The Rise And Rise Of Andrew Garfield

Where did Spider-Man come from, and what’s next?

Amazing Spider-Man, The

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If you went to see The Amazing Spider-Man this week and came away a little bit in love with its star, you may be wondering what you’ve seen him in before and, more pertinently, what you should watch to see him in next. Here’s a quick guide to how Andrew Garfield ended up in Spider-Man’s jumpsuit, and what’s next for the rising star...

A Channel 4 adaptation of Jonathan Trigell’s 2004 novel, this was the film that got Garfield noticed. A fictional take on a Jamie Bulger-like case, this sees the actor as Jack Burridge, one of two child murderers, who’s released from prison after serving 14 years for a still-controversial crime and is shrouded in anonymity to give him a chance to build his own life. Known as 'Boy A' to the criminal justice system and renamed Eric Wilson as he strikes out alone, Garfield’s character is a young man tortured by a past he can never entirely shake off and isolated by his fear that it will forever colour his world. Peter Mullan is the sympathetic rehabilitation worker who tries to help him rebuild his identity, but this is very much Garfield’s film, the actor mixing sensitivity and nervy likeability with a sense of the darkness underneath. This is still the performance often name-checked by directors as the reason they wanted to work with Garfield, and garnered the actor a TV BAFTA for Best Actor for his turn. Not a bad start for a leading man, all things considered.

Robert Redford’s three-pronged discussion of the Afghanistan conflict may have been heavy-handed and preachier than Sorkin on a bad day, but in a cast that included Redford, Tom Cruise and Meryl Streep, it was Andrew Garfield who gathered the most positive attention. He plays a frat boy who’s a student of Redford’s college professor, when Redford challenges Garfield’s disaffected and disengaged stance on the world. It’s a multi-layered performance here: on the surface, Garfield is all surfer-boy mannerisms and casual jocularity, but it’s clear that there’s a keen mind ticking underneath, and as he challenges Redford’s stance, the movie very nearly works. Had it just been these two arguing for two hours, we might have been on to something. In the becoming-a-star playbook, stealing a movie from under the noses of more established names is always a key move.

After a brief role in The Imaginarium Of Doctor Parnassus, Garfield’s next major turn came in another meaty TV outing, the three-part adaptation of David Peace’s Red Riding Quartet. The story is set against the backdrop of a series of murders that includes the Yorkshire Ripper case, and the first part hinges around Garfield’s cocky young newspaperman and his efforts to investigate the disappearance of several local girls. The reckless reporter finds himself quickly in over his head, with Garfield transforming from a portrait of naive self-assurance to driven desperation as he finds the whole system intent on dismantling everything he has tried to do. It was proof that the actor could sink his teeth into seriously dark material – and that he didn’t have to play adolescents anymore.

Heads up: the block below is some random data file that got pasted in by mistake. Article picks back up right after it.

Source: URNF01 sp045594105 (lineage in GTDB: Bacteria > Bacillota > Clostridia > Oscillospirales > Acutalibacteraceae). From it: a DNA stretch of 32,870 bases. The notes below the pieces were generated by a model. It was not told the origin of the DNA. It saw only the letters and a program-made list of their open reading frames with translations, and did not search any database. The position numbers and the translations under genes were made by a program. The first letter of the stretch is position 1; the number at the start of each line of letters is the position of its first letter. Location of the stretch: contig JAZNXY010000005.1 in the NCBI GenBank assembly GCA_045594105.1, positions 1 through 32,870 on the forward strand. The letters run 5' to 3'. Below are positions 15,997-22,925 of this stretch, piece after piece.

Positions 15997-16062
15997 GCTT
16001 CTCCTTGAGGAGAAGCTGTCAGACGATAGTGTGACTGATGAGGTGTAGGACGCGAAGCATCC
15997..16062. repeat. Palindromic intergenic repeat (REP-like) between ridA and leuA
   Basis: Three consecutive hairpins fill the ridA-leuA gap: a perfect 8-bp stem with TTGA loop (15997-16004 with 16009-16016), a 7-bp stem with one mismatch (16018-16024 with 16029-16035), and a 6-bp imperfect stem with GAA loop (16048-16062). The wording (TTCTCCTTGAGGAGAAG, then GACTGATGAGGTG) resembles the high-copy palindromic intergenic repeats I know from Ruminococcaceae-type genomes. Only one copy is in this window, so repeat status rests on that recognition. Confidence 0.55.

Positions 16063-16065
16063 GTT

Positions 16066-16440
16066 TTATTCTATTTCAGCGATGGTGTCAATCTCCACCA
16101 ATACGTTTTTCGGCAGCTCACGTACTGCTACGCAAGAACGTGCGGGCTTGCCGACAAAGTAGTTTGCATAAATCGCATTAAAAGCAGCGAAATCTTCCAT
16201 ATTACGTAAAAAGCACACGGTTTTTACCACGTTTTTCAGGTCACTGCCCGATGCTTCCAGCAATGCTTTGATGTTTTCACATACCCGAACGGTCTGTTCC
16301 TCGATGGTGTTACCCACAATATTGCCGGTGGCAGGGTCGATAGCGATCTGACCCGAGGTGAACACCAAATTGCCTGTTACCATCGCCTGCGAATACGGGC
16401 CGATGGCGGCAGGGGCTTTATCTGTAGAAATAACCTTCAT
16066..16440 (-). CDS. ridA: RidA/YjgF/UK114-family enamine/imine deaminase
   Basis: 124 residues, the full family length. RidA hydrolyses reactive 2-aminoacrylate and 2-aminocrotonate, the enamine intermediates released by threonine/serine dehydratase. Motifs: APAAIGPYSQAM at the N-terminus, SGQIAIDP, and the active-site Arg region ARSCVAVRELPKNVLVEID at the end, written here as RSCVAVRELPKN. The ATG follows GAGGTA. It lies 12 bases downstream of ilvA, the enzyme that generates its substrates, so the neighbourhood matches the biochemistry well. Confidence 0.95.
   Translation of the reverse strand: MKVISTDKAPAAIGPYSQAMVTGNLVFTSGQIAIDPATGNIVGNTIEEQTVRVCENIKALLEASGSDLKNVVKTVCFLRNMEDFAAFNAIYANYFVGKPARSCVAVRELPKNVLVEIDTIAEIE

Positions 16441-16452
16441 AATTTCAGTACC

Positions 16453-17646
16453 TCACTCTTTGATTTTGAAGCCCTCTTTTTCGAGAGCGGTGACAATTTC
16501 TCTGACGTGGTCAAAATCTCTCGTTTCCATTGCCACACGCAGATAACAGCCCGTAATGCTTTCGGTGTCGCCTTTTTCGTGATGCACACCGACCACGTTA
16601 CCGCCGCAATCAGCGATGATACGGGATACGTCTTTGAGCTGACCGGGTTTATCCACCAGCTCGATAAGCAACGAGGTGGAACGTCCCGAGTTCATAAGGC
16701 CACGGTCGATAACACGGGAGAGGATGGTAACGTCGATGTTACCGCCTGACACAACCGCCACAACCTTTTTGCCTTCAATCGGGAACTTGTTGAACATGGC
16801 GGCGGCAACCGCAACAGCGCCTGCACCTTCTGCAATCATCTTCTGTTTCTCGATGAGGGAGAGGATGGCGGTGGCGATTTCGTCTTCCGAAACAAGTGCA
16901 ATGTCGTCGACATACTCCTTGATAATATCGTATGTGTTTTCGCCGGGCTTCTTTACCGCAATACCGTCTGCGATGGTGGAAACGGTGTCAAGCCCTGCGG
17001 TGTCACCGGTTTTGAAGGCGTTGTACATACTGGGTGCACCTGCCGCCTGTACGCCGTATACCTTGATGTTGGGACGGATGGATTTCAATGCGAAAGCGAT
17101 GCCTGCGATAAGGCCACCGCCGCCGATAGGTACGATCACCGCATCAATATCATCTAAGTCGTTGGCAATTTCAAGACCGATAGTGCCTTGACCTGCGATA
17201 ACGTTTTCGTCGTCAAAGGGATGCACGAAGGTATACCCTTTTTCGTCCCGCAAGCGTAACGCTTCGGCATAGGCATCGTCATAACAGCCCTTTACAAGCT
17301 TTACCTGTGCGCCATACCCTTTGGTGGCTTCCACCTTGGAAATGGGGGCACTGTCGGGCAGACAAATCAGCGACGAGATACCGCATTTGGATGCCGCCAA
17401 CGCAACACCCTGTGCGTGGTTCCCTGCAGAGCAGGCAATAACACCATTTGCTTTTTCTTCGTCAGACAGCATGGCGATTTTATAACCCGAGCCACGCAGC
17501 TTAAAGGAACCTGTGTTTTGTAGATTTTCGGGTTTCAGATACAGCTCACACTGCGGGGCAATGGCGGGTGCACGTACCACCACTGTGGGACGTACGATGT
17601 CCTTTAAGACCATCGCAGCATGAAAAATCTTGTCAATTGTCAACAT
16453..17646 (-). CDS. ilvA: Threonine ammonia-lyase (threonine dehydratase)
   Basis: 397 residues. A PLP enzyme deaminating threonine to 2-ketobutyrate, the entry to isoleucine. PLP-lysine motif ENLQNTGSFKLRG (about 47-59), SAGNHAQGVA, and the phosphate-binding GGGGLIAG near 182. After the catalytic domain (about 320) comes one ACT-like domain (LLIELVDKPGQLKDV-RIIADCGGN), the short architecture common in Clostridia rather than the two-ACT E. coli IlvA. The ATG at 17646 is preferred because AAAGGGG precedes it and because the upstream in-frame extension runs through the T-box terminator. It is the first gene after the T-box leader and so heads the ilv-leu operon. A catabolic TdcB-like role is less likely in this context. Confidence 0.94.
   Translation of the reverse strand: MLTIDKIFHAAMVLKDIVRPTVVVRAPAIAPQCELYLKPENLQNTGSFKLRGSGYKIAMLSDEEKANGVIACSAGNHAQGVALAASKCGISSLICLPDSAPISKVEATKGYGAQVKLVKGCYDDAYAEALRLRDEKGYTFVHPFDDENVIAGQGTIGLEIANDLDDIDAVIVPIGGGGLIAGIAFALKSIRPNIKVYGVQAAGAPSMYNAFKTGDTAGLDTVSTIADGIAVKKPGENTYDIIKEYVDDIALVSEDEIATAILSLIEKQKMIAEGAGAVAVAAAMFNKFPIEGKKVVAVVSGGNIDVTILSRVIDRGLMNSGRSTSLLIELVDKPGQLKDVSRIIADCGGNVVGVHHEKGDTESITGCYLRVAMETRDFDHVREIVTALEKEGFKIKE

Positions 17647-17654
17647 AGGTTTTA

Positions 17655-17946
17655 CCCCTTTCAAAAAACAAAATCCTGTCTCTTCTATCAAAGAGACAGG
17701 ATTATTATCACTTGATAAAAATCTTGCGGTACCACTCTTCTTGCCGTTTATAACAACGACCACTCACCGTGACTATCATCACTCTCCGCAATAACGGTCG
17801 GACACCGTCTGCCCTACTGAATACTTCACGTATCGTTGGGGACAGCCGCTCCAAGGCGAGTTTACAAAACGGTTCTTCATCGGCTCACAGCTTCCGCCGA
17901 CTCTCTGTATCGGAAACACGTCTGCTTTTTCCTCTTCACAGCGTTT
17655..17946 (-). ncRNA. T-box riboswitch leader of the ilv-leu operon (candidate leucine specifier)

He may have been past the adolescent stage, but he can still fake it, as Garfield showed in this adaptation of Kazuo Ishiguro’s Booker-shortlisted novel. Told through a series of flashbacks by Carey Mulligan’s Kathy H, it only gradually becomes clear that she and her friends Tommy (Garfield) and Ruth (Keira Knightley) are not your typical boarding school kids. And while it’s Ruth who begins a relationship with Tommy during the story's decade-long span, it’s obvious that he and Kathy share an emotional connection that Ruth can never quite understand. This was talked up as an Oscar contender in advance, but the meditative tone and quiet heartbreak proved a little too low-key for the Academy’s tastes. It was another film of the same season that would launch Garfield to new heights...

David Fincher’s take on the creation of Facebook has become one of the defining films of our era, as well as being one of the best dramas to come along in ages. While Garfield was considered a supporting actor for the purposes of award ceremonies (where the strategists clearly figured that Jesse Eisenberg was in with a better chance of landing a Best Actor win), he’s really the co-lead, the equal and opposite to Eisenberg’s awkward Mark Zuckerberg. Garfield’s Eduardo Saverin is more mercurial and less intense than his partner, but he plays a pivotal role in this drama, and it’s his relationship with Zuckerberg that provides the film with its emotional centre, humanising the difficult figure that Eisenberg portrays. No wonder that studio Sony spotted something here they thought might come in handy...

When the first word came through on Sony’s aim to reboot the Spider-Man franchise, the plan was to go back to Peter Parker’s high school days and aim younger. Actors in their very early 20s like Josh Hutcherson, Aaron Johnson and Anton Yelchin were all in contention, but in the end the part went to Garfield. Sure, he’s a good bit older than a high schooler, but somehow his body language convinces as a 17 year-old, and his chemistry with Emma Stone’s Gwen Stacey makes the film fly. With one sequel already greenlit and set for May 2, 2014 and another now planned, it’s clear that Garfield’s hit a home run as the arachnid superhero, which should keep him in comics for some time yet.

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